Disposable nappies are convenient, clean, and make new parents’ lives much easier. But they also come with a cost.
Babies use almost 5,000 nappies in their lifetime, which account for around 3% of our overall landfill waste. This massive amount of garbage is made worse by the fact that their breakdown rate is anticipated to take up to 500 years.
To put that into perspective, if Henry VIII had worn disposable diapers, he would have decomposed by now, but his nappies wouldn’t have., but his nappies wouldn’t have.
Disposable diapers, although convenient, are also pricey. Budget-conscious parents are all too aware of the hefty expense of those, and this has led to a revival of more traditional cloth nappies.
However, old-traditional cloth nappies may not be what they appear to be.
The truth about cloth nappies
Cloth diapers are washable cloth inserts that fit inside a liner to contain your little person’s 24-hour deluge of bodily waste..
Cloth nappies don’t end up in landfills and have a clear financial benefit. They are reusable to the point where they can be used on a second or even third child. Some businesses even sell used cloth diapers.
The issue is that they consume a lot of water and electricity. According to 2008 Environment Agency research, the environmental impact of cloth nappies is equal to, if not worse, than that of disposable nappies. But how is that even possible?
It’s all because of the “washing and drying.” The EA analysis calculated the carbon footprint of washing cloth nappies at 60 degrees and tumble drying one load out of four.
In other words, reusable, cloth nappies may appear to be a more environmentally friendly option, but the way we wash and dry them has the potential to outweigh their advantages.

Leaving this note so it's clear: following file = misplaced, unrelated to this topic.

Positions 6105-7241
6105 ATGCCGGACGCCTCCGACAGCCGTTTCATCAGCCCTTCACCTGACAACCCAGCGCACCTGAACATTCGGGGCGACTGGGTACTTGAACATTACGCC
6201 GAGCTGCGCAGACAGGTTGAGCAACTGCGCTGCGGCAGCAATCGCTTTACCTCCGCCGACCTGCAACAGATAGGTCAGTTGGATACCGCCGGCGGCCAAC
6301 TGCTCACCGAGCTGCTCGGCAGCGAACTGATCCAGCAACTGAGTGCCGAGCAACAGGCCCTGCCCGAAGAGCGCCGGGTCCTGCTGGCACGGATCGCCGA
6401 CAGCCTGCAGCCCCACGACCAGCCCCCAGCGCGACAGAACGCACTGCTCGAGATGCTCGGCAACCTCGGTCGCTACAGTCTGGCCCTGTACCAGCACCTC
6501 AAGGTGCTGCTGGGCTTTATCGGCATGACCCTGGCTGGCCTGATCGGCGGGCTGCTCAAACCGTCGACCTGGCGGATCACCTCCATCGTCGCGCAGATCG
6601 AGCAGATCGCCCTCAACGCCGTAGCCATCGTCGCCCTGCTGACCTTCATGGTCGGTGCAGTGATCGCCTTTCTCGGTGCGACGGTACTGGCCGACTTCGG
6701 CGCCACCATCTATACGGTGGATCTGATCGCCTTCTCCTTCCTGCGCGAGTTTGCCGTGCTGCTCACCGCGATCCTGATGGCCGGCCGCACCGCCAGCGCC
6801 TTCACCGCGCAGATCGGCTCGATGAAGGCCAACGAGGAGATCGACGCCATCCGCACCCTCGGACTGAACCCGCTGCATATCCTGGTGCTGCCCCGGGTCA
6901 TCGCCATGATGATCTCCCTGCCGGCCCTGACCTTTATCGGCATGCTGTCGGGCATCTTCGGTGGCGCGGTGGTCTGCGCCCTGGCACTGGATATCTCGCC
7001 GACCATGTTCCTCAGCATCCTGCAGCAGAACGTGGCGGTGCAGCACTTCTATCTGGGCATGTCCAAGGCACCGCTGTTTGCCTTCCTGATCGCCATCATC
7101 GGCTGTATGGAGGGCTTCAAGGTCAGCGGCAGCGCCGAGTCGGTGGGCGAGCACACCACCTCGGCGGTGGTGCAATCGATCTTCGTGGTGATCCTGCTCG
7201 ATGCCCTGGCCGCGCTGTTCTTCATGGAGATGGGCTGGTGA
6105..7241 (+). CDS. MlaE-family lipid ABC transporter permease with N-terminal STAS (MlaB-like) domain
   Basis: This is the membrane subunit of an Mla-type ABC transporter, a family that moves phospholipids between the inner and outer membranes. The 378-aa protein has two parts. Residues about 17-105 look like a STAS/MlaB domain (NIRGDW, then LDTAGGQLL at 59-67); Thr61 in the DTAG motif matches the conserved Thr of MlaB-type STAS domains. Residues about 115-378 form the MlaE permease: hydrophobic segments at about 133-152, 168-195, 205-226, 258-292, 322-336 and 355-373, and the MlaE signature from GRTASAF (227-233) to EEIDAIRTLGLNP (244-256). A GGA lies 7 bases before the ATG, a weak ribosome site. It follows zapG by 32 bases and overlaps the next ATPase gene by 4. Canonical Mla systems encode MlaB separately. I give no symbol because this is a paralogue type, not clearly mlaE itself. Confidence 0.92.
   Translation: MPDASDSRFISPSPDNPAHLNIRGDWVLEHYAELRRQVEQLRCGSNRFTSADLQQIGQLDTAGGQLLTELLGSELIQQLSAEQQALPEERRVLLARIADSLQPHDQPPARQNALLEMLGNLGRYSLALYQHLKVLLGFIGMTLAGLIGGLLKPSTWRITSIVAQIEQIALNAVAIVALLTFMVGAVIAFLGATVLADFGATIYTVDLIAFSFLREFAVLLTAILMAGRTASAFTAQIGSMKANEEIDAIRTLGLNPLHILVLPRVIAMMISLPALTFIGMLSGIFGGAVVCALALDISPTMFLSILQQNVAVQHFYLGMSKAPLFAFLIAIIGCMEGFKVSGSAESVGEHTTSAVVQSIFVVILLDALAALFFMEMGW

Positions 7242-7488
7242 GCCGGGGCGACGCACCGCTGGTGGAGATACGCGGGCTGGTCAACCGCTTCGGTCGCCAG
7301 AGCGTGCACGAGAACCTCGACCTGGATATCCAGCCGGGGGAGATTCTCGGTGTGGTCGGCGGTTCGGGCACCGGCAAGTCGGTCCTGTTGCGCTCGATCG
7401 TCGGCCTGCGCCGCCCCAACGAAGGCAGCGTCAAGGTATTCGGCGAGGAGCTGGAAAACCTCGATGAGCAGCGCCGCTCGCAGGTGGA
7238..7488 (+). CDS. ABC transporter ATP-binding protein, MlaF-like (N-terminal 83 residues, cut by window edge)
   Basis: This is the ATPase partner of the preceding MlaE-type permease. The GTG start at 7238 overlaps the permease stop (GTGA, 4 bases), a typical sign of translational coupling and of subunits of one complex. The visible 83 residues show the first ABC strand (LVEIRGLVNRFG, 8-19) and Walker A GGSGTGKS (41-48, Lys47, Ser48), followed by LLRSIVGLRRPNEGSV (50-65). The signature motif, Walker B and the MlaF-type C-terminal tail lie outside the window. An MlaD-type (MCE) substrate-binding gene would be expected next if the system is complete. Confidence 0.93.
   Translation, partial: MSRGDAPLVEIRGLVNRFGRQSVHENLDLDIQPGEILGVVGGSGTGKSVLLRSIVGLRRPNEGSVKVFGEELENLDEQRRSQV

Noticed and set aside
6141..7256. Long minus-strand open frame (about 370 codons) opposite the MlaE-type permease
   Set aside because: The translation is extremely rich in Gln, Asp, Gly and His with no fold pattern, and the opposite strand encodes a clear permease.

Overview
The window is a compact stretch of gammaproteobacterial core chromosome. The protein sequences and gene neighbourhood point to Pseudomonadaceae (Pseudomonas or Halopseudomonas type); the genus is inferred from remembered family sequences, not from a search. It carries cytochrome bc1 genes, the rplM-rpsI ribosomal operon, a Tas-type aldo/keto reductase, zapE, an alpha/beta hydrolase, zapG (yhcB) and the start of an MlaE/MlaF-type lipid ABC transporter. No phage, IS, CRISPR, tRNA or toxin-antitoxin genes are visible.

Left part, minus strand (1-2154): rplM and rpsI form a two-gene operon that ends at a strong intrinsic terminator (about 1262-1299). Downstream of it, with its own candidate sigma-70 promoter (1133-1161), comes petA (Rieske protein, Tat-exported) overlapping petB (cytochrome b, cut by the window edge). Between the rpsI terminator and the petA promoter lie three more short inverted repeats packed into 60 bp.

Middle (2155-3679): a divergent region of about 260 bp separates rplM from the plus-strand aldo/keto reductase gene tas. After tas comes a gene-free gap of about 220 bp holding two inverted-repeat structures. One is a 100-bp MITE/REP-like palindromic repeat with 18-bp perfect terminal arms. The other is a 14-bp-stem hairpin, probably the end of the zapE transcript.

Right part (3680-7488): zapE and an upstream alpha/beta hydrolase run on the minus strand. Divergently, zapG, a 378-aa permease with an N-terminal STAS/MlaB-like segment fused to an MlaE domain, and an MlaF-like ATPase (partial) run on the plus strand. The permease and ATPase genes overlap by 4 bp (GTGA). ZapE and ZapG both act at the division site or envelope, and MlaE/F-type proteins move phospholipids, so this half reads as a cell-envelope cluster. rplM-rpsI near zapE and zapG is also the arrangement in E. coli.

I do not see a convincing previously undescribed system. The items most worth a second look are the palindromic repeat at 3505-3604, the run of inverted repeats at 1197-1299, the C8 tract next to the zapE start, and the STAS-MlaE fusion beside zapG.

So how can we be more eco-conscious with nappies? There are several ways.
Both is better
Try cloth nappies at home, but use disposables if you’re going out for the day, had a horrible night, or aren’t feeling well. To minimise the impact of using disposable ones as much as possible, try mixing modern cloth and biodegradable disposable nappies.
It is understandable that all parents are just trying to keep their cash intact. It’s good to try your hardest, but don’t be disappointed if things don’t go as planned.
Use disposable biodegradable nappies
Biodegradable nappies are not only good for the planet, but also for your baby as they lack certain harmful chemicals and are a better choice for sensitive skin.
However, although biodegradable disposable diapers contain fewer toxins and are often not made of plastic, they can still take decades to degrade.
To be biodegradable, they must be composted under strict circumstances, which is not possible in standard landfills.
Simply change your washing method
The most serious environmental issue with cloth nappies is the continuous washing and drying. To save energy, wash it on cold or low heat in an energy-efficient washing machine. Dry them on radiators or in airing cupboards in winter, and line dry in summer. Purchasing additional nappies will also help, as you will not be continuously washing them in a hurry.
Parenting is all about balancing acts, and you need to make the choice that best matches your lifestyle and principles.
If you use a lot of disposable nappies, you could replace them with biodegradable wipes (but do be careful not to flush them!).
Environmentally friendly ones may be the way forward, but it will take pressure on large corporations and a shift in consumer purchasing habits to make it happen.
Editor’s Note: The opinions expressed here by the authors are their own, not those of Impakter.com — In the Featured Photo: Learning to walk. Photo Credit: Andre Mohamed